2015 Leadership Award Honoree Don Bustos

Farmer and Co-Director, American Friends Service Committee

One day, when he was five years old, Don Bustos was scurrying across his family’s farm on the border of the Sonoran Desert. “My grandpa stopped me, handed me the reins to a mule, and said, ‘Come here, mijito, this mule needs to be guided.’ I was really proud to be given that responsibility.”

Reflecting on the incident years later, Bustos realized that the mule didn’t need steering at all—his grandfather was keeping his eager young grandson from running through a freshly ploughed field. “Instead of hollering at me, my grandfather assigned me a job,” he explains. “He taught me a way to be important.”

Now a revered sustainable and organic farmer in his native New Mexico, Bustos still plants blackberries, asparagus, lettuce, and dozens of other crops on a three-and-a half-acre portion of the land his ancestors have farmed for a staggering three centuries. In the 1970s, when the property had deteriorated due to financial challenges, Bustos resuscitated it, installing plastic hoop houses to stretch the growing season and replacing commodity crops with “high-value organic produce.”

As a spokesperson for minority farmers, Bustos, who claims both native Pueblo and Spanish ancestry, ensures they have access to USDA Farm Service Agency loans and subsidies. “In underserved, limited-resource communities, people just don’t know about the services that are available to them,” he explains. Bustos also honors his grandfather’s commitment to empowering young farmers through a series of training programs offered by the American Friends Service Committee’s New Mexico branch, where he is co-director. “It’s a simple idea,” he says of the state’s longstanding family-farming tradition. “Make yourselves healthy, make your communities healthy, and other people will replicate it.”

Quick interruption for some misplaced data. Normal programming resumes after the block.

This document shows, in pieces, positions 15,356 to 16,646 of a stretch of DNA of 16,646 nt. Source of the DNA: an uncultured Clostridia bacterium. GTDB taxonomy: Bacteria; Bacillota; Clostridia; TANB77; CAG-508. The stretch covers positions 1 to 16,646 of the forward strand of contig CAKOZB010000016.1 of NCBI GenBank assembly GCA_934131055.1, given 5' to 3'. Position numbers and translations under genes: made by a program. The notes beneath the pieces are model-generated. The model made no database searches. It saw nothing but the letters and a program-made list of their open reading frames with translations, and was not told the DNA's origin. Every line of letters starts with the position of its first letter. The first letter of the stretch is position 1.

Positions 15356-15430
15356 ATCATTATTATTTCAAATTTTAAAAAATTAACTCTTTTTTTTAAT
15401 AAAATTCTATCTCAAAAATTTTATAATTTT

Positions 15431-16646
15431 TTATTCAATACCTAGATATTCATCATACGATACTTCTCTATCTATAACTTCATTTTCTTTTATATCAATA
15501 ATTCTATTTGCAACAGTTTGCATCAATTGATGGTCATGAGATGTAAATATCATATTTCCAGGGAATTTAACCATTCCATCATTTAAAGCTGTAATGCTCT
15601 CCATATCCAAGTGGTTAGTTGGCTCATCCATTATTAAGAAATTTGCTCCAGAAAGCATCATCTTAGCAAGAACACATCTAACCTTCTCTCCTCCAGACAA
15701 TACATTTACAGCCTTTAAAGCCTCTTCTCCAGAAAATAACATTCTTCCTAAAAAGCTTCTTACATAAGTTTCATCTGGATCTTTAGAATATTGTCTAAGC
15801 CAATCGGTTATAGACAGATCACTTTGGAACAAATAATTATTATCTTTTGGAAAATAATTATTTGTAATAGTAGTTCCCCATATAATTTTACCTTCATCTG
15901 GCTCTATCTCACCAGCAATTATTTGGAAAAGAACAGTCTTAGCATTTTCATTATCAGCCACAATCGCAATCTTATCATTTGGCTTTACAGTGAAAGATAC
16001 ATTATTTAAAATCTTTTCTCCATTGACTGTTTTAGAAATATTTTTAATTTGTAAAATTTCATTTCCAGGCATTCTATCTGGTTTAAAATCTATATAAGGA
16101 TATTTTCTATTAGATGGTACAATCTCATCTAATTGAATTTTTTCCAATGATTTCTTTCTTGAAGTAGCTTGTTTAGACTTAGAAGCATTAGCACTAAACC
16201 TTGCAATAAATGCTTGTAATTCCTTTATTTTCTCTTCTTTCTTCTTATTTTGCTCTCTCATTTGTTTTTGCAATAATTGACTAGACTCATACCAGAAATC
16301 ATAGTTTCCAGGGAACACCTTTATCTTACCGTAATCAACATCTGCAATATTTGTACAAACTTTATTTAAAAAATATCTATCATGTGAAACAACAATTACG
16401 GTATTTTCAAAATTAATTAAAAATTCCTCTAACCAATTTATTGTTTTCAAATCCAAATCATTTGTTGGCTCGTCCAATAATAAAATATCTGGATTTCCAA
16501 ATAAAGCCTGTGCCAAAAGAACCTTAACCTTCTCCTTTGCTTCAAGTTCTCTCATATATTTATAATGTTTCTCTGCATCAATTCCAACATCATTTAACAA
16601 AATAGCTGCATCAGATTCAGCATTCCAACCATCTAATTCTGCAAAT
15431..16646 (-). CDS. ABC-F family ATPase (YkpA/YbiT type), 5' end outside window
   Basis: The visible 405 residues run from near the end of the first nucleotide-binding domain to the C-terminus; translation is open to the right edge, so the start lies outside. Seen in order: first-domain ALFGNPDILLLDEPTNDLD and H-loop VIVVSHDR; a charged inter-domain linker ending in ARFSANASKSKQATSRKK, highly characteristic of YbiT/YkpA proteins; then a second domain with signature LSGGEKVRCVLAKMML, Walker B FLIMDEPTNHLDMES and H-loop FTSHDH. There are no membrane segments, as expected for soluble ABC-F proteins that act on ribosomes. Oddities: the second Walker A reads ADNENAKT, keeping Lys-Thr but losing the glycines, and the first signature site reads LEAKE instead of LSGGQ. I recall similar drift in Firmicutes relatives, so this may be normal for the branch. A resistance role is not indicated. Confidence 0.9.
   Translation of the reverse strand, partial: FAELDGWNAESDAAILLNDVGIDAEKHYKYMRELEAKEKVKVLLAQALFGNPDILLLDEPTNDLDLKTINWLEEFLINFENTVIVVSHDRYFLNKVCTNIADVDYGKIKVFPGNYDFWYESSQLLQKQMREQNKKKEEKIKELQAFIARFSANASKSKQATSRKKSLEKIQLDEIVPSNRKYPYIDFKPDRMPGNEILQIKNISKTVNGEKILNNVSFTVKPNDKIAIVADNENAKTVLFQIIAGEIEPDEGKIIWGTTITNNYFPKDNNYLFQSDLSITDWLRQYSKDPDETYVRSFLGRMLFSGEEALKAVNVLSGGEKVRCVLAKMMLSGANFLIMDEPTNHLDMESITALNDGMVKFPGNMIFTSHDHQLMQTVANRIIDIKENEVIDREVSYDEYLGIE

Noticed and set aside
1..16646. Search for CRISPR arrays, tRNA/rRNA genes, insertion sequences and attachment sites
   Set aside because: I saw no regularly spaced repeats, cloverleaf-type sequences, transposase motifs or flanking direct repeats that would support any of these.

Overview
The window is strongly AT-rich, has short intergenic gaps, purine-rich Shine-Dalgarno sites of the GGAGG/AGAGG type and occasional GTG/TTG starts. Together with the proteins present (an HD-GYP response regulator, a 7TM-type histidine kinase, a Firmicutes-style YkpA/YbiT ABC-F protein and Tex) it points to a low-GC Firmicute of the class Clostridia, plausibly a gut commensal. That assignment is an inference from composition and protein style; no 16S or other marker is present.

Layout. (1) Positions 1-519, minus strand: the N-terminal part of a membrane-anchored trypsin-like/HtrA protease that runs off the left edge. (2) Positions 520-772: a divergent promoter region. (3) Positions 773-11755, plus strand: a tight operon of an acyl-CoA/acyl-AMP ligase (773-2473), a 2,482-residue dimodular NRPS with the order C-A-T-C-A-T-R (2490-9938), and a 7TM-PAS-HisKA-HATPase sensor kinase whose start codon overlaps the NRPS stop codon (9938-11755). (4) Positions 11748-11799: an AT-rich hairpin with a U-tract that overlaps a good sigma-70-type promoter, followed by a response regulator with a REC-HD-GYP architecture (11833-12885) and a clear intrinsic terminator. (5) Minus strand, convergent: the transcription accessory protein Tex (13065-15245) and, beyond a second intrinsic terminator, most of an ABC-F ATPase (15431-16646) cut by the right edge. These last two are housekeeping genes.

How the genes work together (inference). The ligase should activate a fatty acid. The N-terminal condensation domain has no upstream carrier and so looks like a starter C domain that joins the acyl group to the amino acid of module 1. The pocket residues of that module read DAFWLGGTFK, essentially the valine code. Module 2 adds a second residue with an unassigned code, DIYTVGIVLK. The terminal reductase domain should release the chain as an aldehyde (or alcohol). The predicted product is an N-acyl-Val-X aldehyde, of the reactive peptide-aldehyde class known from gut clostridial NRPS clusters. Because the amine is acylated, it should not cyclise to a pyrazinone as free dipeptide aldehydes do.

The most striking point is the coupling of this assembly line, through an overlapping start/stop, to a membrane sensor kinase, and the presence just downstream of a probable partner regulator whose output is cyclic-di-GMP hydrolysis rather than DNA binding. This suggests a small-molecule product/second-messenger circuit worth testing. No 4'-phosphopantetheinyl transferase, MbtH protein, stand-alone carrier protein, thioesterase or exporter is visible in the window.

“Don truly helps farmers understand the role that they play in agricultural industry,” says Cynthia Hayes, executive director of the Southeastern African American Farmers’ Organic Network and a 2013 JBF Leadership Award honoree, who regularly sits alongside Bustos at policymaking tables. “He’s always in the field, because answering the phone and being in the office—that ain’t it!” she adds. “If you’re not out there with the farmers, how can you understand what’s necessary?”

Bustos’s commitment to community is most evident when he discusses the importance of acequias, shared irrigation canals that siphon water to farms and ranches across his drought-prone state. (It’s no coincidence that he also serves on the board of the New Mexico Acequia Association.) “Acequias mean that everyone has equal access to water,” says Bustos. “It’s an alternative to the Western capitalist model, where one person or group owns natural resources.”

The agricultural trailblazer says he still finds motivation in ancestral anecdotes, namely the story of a female family member who traveled alone from Mexico City to the northernmost sliver of the Spanish Empire (present-day Santa Fe) circa 1694. “She was nine years old when she got there and lived in the pueblos, climbing up and down ladders with handfuls of wood and buckets of water,” he describes. “That resilience, that passion, and knowing that we’re here for a higher purpose, is real inspiration.” 

—Aarti Virani